Have you ever looked at the side effects of paracetamol and noticed that one of the side effects is a headache? This is what a rebound headache is. Overuse is generally the trigger. There are a few theories as to why this happens but the best thing is to not take these medications too much. I have often seen people in the clinic and that are frightened to leave the house if they do not have paracetamol in their bag and this is an unhealthy way to live.
Follow this link to a BBC article on this.
These are a lot more common than we originally thought. There are also many different sub types of migraines many of which are still being classified. These are described as recurrent headaches lasting 4-72 hours and are often accompanied by nausea/vomiting, sensitivity to light and sound, or an aura with hand or arm numbness or visual changes.
Migraines have been identified as a neurological condition as they affect the bodies brain chemistry.
To see more about different types of headaches have a look at the National Headache Foundation website.
Yours in health,
Mykel Mason, your Eastbourne chiropractor.
Sitting posture exercise – Brugger exercise
Poor sitting posture
Mykel Mason of Lushington Chiropractic in Eastbourne offers advice on one useful stretching exercise for people spending many hours sat behind a desk each day.
With most people these days either sitting at a desk or driving for hours on end, sitting posture has never been more important. According to a survey in 2010 Britons average over 14 hours sitting every day. This will be at work, in the car, on the sofa etc. This is why it is so important that that posture is as good as we can get. I have one simple exercise that can help to maintain that posture and it only takes 10 seconds to do.
The Brugger exercise
This is performed seated so you can do while you’re seated.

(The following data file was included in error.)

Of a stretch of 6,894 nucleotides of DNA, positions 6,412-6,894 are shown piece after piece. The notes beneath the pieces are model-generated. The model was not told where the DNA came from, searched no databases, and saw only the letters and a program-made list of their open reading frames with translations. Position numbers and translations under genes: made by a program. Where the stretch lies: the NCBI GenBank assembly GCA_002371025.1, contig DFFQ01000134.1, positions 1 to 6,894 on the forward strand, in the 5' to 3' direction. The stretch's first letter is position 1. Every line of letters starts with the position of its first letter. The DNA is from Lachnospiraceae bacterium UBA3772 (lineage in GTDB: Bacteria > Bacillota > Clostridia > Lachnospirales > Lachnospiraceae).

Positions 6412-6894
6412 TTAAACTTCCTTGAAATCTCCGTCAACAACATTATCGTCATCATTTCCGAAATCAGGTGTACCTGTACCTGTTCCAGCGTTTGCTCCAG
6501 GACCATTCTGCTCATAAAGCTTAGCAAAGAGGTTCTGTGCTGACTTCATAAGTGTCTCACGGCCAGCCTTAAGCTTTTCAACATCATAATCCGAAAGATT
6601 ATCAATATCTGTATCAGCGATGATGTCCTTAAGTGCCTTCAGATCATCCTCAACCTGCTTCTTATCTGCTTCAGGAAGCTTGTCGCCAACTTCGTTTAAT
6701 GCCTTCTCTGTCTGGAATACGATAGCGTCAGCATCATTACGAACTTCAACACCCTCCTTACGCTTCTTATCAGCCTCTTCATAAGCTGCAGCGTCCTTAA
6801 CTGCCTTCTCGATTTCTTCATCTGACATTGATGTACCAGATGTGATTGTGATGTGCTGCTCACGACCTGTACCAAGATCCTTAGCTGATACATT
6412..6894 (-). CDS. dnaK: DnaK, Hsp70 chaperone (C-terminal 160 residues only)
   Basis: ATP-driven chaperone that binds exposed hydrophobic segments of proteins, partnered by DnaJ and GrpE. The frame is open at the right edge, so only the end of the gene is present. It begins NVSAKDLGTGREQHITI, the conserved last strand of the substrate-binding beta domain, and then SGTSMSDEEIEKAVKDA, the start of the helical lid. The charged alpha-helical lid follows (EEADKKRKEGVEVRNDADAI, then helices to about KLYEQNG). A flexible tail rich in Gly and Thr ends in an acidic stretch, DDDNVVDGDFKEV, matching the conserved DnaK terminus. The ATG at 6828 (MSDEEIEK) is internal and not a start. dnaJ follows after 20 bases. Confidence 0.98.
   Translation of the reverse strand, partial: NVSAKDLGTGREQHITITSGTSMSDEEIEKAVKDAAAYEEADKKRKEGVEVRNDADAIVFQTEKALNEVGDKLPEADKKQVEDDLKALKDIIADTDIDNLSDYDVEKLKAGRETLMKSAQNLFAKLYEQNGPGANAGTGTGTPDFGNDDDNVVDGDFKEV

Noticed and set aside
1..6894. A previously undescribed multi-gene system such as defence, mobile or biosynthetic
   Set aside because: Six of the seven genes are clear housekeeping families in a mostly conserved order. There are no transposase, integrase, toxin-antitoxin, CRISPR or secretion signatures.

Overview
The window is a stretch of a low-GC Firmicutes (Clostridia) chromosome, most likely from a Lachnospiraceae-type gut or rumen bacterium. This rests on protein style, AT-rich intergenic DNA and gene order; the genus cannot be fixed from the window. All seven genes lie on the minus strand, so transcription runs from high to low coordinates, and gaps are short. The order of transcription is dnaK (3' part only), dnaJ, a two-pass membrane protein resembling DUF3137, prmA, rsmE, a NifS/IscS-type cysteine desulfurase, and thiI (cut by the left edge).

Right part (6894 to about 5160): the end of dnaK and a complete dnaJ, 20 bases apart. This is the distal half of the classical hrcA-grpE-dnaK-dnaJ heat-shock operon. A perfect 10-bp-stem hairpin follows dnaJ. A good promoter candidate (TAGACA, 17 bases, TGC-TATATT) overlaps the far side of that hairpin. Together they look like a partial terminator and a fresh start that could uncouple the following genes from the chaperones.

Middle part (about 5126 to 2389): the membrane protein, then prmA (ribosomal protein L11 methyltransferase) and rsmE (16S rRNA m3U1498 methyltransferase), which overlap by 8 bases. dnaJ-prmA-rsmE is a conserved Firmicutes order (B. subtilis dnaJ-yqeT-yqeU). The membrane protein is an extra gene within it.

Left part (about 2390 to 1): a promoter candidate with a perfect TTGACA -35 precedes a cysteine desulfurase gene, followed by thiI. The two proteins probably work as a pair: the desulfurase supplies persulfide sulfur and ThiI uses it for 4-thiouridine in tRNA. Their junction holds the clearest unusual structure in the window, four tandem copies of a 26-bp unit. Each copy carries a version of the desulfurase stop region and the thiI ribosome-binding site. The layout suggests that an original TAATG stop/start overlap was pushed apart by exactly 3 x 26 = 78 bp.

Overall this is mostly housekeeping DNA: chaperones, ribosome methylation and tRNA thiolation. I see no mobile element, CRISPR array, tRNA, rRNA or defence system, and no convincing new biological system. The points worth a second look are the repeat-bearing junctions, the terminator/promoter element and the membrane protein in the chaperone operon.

Perch on the edge of your chair and sit up tall ensuring your low back is curved inwards.
- Push your chest up and pull your shoulder blades down and backwards.
- Put your arms straight down by your side and turn your palms out.
- Splay your fingers and tuck your chin in.
- Hold this for five seconds.
What this does is it helps to switch on the postural muscles to hold a better position. Therefore, following this exercise, you will naturally be adopting a better posture. This exercise needs to be repeated as these muscles will tend to switch off again as they have been trained that way over time. Ideally it is recommended to do this exercise every 30 minutes.
It is also very important that your workstation is set up optimally. This will also help you to maintain a good posture at your desk. For tips on how to set up your workstation see the Posturite website which has plenty of advice and guidance on how you should set up your desk.
Failing to maintain good posture at your desk or even in your car seat can lead to long term problems due to the ill effects of spending a long time with increased pressure on your spinal discs. If you are experiencing back pain in may be necessary to seek the help of your local chiropractor to ease these symptoms and assist you in making the necessary changes to your daily regime.
At Lushington Chiropractic we genuinely care about our patients and improving their quality of life. We have an extremely professional and dedicated team who deliver the highest service and have over 80 years expertise between them. If you are based in Eastbourne and suffer from back pain, why not get in touch with us today.
Yours in health,
What is tennis elbow?
“What is tennis elbow?” is a question that I am asked regularly in day to day practice, so I decided to write this blog to help to answer a few questions.
What causes the pain in tennis elbow?
The pain in tennis elbow is generally caused by the inflammation of the tendons around the elbow. Typically this is due to either overuse or chronic underuse.
I’ve never played tennis; why do I have tennis elbow?
When people get tennis elbow it is rarely actually associated with tennis. In my years in practice it can generally be attributed to a recent increase in a certain activity. Sometimes this is something as simple as typing, waitressing or manual work such as using a screwdriver.
What symptoms do people with tennis elbow have?
Tennis elbow is characterised by pain over the outside part of the elbow. This can be felt directly over the bony part of the elbow or within the muscles in the forearm. People also often experience weakness in the arm or hand and can sometimes struggle to grip things and resort to using their less dominant hand. This is because 75% of the time the dominant hand is the arm that is affected.
What can I do to help my tennis elbow?
The best things to do to help tennis elbow:
- Rest the arm to help reduce the inflammation
- Ice the area that is painful as this will help to reduce the inflammation quicker. Remember to not put ice directly on the skin as this can cause an ice burn.